In December 2014 Sir Peter Bazalgette the ACE’s outgoing chair, made a one of his ‘most important speeches’ to the arts and culture sector announcing a fundamental shift in the way the funding body approached diversity and made it a requirement for all National Portfolio Organisations and Major Partner Museums to promote it.

A year later ACE published the Equality Diversity and the Creative Case report, which found a slow increase in numbers of Black and minority ethnic staff is emerging, with 2014/15 figures now standing at 13.7 per cent of the total workforce (still slightly below the national average). The number of disabled people working in National Portfolio Organisations has also increased slightly to 1.9 per cent.

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Now in a bid to support organisations that are providing a range of activities in arts and culture and promoting diversity, 40 will receive funding through the Arts Council’s Elevate fund, designed to strengthen the resilience of organisations already contributing to enhancing diversity within the sector. Initially a £2.1 million fund, the level of funding has been uplifted using Lottery money due to the strength of applications received.

Elevate was developed in response to an equality analysis led by the Arts Council in 2014 and aims to help support Black, Asian and Minority Ethnic (BAME) and disability-led organisations in making strong applications to future Arts Council investment rounds, so that the breadth of organisations funded better reflect England’s diverse communities.

One of the successful organisations is Dorset-based Diverse City who will be using their award of £139,600 to increase cultural participation of those marginalised through socio-economic disadvantage, disabling barriers, gender, age, and ethnicity. At a critical time for diversity this investment will consolidate Diverse City’s impact through setting in motion collaborations that change people and practice.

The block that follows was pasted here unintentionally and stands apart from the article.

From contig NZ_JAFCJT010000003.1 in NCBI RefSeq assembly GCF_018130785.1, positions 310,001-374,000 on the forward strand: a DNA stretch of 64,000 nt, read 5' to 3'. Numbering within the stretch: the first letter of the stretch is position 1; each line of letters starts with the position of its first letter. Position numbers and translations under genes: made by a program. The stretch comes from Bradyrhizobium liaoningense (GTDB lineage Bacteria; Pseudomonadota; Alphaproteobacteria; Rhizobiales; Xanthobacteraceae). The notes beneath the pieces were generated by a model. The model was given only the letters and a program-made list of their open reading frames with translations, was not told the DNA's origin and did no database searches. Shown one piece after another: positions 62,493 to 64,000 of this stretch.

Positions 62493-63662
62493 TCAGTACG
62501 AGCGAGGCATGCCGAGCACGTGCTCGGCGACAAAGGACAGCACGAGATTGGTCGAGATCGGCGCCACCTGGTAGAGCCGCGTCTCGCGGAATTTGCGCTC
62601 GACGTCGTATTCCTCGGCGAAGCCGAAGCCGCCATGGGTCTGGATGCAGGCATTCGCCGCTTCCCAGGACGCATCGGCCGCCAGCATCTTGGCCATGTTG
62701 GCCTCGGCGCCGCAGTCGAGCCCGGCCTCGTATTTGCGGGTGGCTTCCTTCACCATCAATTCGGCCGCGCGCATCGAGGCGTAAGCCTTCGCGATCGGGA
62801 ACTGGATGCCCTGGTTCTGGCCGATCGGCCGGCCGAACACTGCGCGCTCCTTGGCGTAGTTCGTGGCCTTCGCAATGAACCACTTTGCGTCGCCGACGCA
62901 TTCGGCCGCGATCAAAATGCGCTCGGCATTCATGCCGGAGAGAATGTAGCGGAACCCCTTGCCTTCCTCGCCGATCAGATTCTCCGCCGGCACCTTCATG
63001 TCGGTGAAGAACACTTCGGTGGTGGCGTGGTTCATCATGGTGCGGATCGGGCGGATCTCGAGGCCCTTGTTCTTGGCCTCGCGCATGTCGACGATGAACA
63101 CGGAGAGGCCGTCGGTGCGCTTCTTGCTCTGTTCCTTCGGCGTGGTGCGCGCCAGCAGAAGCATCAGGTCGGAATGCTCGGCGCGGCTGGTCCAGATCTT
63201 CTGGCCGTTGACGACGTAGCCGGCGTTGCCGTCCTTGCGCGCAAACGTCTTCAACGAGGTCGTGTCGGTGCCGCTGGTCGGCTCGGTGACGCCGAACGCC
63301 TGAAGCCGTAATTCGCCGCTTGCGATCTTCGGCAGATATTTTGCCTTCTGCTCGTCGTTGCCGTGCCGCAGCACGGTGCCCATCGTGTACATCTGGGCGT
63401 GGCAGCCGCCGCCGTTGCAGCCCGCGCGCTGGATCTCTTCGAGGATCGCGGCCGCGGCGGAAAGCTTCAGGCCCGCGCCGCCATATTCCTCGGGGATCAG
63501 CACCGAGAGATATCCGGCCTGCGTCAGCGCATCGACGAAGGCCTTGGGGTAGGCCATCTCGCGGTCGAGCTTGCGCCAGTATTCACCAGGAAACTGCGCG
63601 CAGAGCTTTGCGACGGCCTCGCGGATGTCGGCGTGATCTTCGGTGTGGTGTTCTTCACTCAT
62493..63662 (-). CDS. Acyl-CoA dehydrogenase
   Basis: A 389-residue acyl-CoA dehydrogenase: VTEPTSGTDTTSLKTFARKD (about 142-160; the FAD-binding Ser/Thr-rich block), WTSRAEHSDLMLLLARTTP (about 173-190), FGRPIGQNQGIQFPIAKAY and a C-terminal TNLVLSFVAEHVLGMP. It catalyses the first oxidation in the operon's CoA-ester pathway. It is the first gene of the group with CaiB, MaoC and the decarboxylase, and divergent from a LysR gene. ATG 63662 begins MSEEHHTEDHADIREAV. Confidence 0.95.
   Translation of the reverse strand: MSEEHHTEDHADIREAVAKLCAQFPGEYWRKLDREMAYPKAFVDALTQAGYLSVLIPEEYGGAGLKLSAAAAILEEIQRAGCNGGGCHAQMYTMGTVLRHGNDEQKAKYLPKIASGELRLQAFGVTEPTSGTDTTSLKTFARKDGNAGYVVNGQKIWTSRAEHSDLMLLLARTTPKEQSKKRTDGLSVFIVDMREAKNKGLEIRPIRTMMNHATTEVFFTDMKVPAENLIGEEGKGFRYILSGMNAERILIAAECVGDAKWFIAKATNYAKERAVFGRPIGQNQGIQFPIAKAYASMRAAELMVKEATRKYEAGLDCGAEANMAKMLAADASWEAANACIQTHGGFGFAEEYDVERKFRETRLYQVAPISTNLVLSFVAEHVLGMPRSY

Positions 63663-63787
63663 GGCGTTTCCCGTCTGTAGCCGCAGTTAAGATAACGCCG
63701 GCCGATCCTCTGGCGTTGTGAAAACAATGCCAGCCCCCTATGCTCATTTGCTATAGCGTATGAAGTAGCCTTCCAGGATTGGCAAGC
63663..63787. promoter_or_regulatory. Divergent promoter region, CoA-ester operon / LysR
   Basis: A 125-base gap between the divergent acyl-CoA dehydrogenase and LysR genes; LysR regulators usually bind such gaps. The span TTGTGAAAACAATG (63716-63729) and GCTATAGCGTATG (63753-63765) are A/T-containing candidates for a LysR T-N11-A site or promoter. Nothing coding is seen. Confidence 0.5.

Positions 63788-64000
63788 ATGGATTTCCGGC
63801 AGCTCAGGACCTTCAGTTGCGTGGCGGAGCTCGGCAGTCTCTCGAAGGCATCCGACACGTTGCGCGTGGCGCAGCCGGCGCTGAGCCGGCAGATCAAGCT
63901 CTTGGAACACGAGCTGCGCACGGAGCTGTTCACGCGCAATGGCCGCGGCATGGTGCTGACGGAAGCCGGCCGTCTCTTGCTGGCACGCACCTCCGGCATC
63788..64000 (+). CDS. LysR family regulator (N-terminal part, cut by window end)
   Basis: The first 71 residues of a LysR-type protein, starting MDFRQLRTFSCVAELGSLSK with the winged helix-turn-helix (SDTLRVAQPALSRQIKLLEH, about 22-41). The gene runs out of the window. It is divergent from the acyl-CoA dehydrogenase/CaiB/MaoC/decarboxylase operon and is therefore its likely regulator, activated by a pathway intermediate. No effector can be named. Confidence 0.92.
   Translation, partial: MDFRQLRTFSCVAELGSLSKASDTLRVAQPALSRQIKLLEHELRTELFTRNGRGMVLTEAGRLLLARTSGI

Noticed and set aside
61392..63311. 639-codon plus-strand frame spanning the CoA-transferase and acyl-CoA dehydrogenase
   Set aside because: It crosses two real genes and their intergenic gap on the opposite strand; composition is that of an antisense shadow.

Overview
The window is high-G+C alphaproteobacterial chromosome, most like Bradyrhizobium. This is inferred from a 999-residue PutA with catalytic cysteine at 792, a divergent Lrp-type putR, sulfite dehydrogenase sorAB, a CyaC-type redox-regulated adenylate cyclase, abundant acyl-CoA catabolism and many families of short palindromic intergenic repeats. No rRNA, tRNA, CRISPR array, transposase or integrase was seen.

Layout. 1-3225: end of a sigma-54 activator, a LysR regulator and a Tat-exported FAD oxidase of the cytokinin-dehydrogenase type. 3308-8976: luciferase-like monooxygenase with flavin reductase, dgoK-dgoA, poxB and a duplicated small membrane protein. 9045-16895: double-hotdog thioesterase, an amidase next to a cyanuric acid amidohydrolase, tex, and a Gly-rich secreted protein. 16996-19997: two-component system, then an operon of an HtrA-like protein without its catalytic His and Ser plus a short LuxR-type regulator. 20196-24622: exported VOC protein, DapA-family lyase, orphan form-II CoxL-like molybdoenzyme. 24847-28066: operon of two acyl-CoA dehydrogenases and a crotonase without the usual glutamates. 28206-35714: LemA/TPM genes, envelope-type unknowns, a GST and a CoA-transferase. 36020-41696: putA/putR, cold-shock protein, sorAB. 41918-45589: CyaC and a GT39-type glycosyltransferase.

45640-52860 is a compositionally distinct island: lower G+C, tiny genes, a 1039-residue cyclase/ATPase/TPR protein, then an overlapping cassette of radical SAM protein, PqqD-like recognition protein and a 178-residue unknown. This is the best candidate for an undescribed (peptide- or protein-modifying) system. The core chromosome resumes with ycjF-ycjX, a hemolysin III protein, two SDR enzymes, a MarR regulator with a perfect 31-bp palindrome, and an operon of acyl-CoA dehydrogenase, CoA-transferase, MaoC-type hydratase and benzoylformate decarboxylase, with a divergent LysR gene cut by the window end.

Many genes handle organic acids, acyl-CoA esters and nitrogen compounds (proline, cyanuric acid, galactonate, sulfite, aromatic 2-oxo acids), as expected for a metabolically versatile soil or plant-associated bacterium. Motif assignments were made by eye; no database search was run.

This is brilliant news – after 10 years of hard work, Elevate will allow Diverse City to consolidate, collaborate and flourish,” said Diverse City CEO, Claire Hodgson. The critical step change that Elevate offers means that all elements of our work can come together to make creative waves both nationally and internationally. The award will allow us to focus on and push for a fairer, inclusive and accessible arts ecology in tandem with our many adventurous partners. The future looks very exciting today.

Diverse City CEO, Claire Hodgson

As the School of Museum Studies at the University of Leicester celebrates its 50th anniversary it has announced new initiatives to address the lack of diversity in the museum sector.

Last month, the Museums Association published a report, Valuing Diversity, which criticised the lack of action among museums and museum services to diversify their workforce and visitors. The School of Museum Studies has said that this is one of the reasons why it is showing a commitment to improving student recruitment diversity in a number of ways including the introduction of scholarships for applicants from underrepresented groups, a new course exploring equality and diversity in the museum sector and participation in a nationwide project designed to enhance student diversity led by the Equality Challenge Unit.